October 3, 2011


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Written by: Mitch Metcalf
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>The past week (seven days ending Sunday) is up 11% versus last year’s comparable week, thanks to solid continued business for Dolphin Tale, Moneyball and The Lion King in 3D.  Year-to-date box office is now down 3.3% versus last year, the smallest year-to-year margin we’ve seen so far this year.       

The Past Week: Total Box Office Volume

All films in wide release playing between September 26 and October 2 grossed a solid $126 million, up 11% versus the same week in 2010 and up 6% from the average comparable week the past four years.  Year to date, all films are now down 3.3% from the same period last year.  (Remember back in April when the year was down over 20% versus 2010?)  

All Films September 26-October 2
(millions)           4yr              vs      vs
             2010    Avg     2011    2010    Avg

Week #39     $113    $119    $126    
+11%    + 6%

Year to Date $7906   $7461   $7646   -3.3%   +2.5%

Updated Estimates of Final Grosses

The ShowbuzzDaily Domestic Grosses (the estimated North American gross when the film ends its run) for recent films are summarized below.  Pay attention to the final domestic grosses, which are much more important than individual weekend grosses and especially weekend rankings.  As expected, Moneyball has almost caught up with Dolphin Tale in terms of final domestic box office potential (because of strong word of mouth and strong business throughout the week).

The Lion King in 3D ($117 million, 83rd percentile)
Contagion ($79 million, 71st percentile)
Dolphin Tale ($76 million, 70th percentile)

Moneyball ($72 million, 68th percentile)
Drive ($37 million, 44th percentile)
Colombiana ($37 million, 44th percentile)
50/50 ($35 million, 42nd percentile)
The Debt ($31 million, 35th percentile)
Courageous ($28 million, 31st percentile)
Abduction ($28 million, 31st percentile)
Killer Elite ($26 million, 30th percentile)
Our Idiot Brother ($25 million, 27th percentile)
Don’t Be Afraid of the Dark ($24 million, 25th percentile)
Shark Night 3D ($17 million, 16th percentile)
Warrior ($16 million, 16th percentile)
Apollo 18 ($15 million, 13th percentile)
What’s Your Number? ($12 million, 10th percentile)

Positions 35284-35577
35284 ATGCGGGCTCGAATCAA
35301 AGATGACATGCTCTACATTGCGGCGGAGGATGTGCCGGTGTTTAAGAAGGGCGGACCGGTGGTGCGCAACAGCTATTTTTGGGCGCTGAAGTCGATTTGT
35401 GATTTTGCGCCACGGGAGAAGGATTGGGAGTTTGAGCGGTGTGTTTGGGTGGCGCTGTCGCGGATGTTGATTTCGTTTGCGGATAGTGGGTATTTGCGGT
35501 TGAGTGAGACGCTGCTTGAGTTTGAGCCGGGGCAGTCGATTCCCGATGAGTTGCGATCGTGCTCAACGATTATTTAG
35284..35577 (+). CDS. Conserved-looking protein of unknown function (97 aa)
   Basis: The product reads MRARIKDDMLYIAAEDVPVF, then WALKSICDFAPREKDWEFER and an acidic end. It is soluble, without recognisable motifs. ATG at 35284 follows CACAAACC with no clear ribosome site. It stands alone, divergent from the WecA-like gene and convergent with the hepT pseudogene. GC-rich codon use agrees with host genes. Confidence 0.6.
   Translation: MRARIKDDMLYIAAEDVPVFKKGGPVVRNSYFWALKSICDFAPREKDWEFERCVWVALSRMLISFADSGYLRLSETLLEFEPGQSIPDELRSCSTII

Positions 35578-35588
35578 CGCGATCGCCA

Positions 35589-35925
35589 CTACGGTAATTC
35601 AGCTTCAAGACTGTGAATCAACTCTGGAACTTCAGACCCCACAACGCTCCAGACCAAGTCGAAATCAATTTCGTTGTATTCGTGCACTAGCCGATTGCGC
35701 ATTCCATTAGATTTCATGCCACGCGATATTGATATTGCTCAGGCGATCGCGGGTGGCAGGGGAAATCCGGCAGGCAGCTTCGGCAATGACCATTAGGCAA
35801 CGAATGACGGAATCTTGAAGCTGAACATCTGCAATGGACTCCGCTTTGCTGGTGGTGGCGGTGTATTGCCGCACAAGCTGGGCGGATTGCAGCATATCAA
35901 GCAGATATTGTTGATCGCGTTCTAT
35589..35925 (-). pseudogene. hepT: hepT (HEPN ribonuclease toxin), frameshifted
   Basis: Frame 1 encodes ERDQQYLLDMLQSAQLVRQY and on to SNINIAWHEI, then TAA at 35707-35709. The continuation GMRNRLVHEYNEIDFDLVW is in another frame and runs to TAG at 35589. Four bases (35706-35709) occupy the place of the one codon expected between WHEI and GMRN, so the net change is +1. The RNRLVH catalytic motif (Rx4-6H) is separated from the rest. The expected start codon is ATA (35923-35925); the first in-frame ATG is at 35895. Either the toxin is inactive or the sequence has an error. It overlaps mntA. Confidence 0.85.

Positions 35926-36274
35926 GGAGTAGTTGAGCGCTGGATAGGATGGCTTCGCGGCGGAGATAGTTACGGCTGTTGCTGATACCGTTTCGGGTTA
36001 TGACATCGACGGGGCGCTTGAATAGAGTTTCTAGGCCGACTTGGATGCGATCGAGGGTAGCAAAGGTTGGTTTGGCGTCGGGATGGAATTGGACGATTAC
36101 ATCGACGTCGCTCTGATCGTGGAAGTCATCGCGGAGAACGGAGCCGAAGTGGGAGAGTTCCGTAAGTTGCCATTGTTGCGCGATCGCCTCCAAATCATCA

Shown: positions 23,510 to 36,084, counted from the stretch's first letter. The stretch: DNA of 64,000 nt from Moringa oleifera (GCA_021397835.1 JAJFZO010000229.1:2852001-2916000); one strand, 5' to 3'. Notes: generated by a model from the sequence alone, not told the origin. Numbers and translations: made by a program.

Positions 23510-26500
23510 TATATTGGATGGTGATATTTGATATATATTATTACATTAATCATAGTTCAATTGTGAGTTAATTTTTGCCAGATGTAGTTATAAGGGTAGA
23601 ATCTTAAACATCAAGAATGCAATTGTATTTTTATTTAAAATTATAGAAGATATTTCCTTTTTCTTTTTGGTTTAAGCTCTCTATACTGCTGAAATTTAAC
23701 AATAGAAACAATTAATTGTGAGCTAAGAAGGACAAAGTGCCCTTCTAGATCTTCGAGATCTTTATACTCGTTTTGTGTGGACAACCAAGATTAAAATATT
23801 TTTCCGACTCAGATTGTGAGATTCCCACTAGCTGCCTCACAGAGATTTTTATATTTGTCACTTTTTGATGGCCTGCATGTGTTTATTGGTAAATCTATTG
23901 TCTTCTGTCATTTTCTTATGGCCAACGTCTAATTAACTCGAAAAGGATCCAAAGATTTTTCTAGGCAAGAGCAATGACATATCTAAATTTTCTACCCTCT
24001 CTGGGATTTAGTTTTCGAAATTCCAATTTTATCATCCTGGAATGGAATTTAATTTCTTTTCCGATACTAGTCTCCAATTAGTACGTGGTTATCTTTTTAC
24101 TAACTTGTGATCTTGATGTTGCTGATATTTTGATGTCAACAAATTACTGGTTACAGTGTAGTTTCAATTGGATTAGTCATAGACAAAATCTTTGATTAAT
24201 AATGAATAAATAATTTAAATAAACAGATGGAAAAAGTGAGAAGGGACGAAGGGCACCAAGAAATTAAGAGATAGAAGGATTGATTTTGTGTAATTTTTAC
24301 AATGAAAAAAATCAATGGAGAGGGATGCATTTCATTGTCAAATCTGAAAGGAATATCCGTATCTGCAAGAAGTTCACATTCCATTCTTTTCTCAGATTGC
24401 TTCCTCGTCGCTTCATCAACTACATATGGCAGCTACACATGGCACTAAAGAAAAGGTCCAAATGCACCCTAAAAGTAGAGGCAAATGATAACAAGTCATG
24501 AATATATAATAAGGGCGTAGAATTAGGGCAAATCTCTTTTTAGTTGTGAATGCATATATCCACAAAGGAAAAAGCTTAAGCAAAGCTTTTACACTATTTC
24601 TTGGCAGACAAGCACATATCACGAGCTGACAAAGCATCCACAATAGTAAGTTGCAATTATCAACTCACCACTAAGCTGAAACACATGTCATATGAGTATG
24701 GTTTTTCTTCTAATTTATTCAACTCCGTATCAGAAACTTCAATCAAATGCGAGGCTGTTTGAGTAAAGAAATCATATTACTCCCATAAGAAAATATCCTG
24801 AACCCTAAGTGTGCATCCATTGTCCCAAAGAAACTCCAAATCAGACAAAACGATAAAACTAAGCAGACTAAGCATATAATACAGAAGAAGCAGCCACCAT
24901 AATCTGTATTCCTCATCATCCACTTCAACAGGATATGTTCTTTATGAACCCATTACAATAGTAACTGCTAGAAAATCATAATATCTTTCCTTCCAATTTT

Dream House ($11 million, 8th percentile)
Straw Dogs ($11 million, 8th percentile)
I Don’t Know How She Does It ($9 million, 6th percentile)

Weekend Actuals vs Sunday’s Studio Projections 

The weekend Studio Projections (Friday and Saturday actual numbers with estimates for Sunday’s box office) for the top three films were high, with the projections for Dolphin Tale, Moneyball and The Lion King in 3D each about half a million dollars too optimistic.  Courageous and 50/50 were estimated to be running neck and neck Sunday, but Courageous actually came in ahead when the actual numbers were tallied Monday morning.  However, we expect 50/50 to play longer than Courageous (see estimated final domestic grosses above).       


      Weekend of                 Sunday    Monday   Showbuzz
      Sep 26-Oct 2               Studio    Weekend  Domestic
      (millions)                Estimate   Actual    Total

Dolphin Tale               (WB)   $14.2    $13.9     $ 76-
Moneyball                (Sony)   $12.5    $12.0     $ 72+
The Lion King in 3D       (Dis)   $11.0    $10.6     $117-

Courageous               (Sony)   $ 8.8    $ 9.0     $ 28
50/50                  (Summit)   $ 8.8    $ 8.6     $ 35
Dream House               (Uni)   $ 8.2    $ 8.1     $ 11
Abduction                  (LG)   $ 5.7    $ 5.6     $ 28
What’s Your Number?       (Fox)   $ 5.6    $ 5.4     $ 12

Contagion                  (WB)   $ 5.0    $ 4.9     $ 79
Killer Elite         (OpenRoad)   $ 4.9    $ 4.9     $ 26

Read the International Box Office Numbers round-up if you haven’t seen it already.

About the Author

Mitch Metcalf
MITCH METCALF has been tracking every US film release of over 500 screens (over 2300 movies and counting) since the storied weekend of May 20, 1994, when Maverick and Beverly Hills Cop 3 inspired countless aficionados to devote their lives to the art of cinema. Prior to that, he studied Politics and Economics at Princeton in order to prepare for his dream of working in television. He has been Head of West Coast Research at ABC, then moved to NBC in 2000 and became Head of Scheduling for 11 years.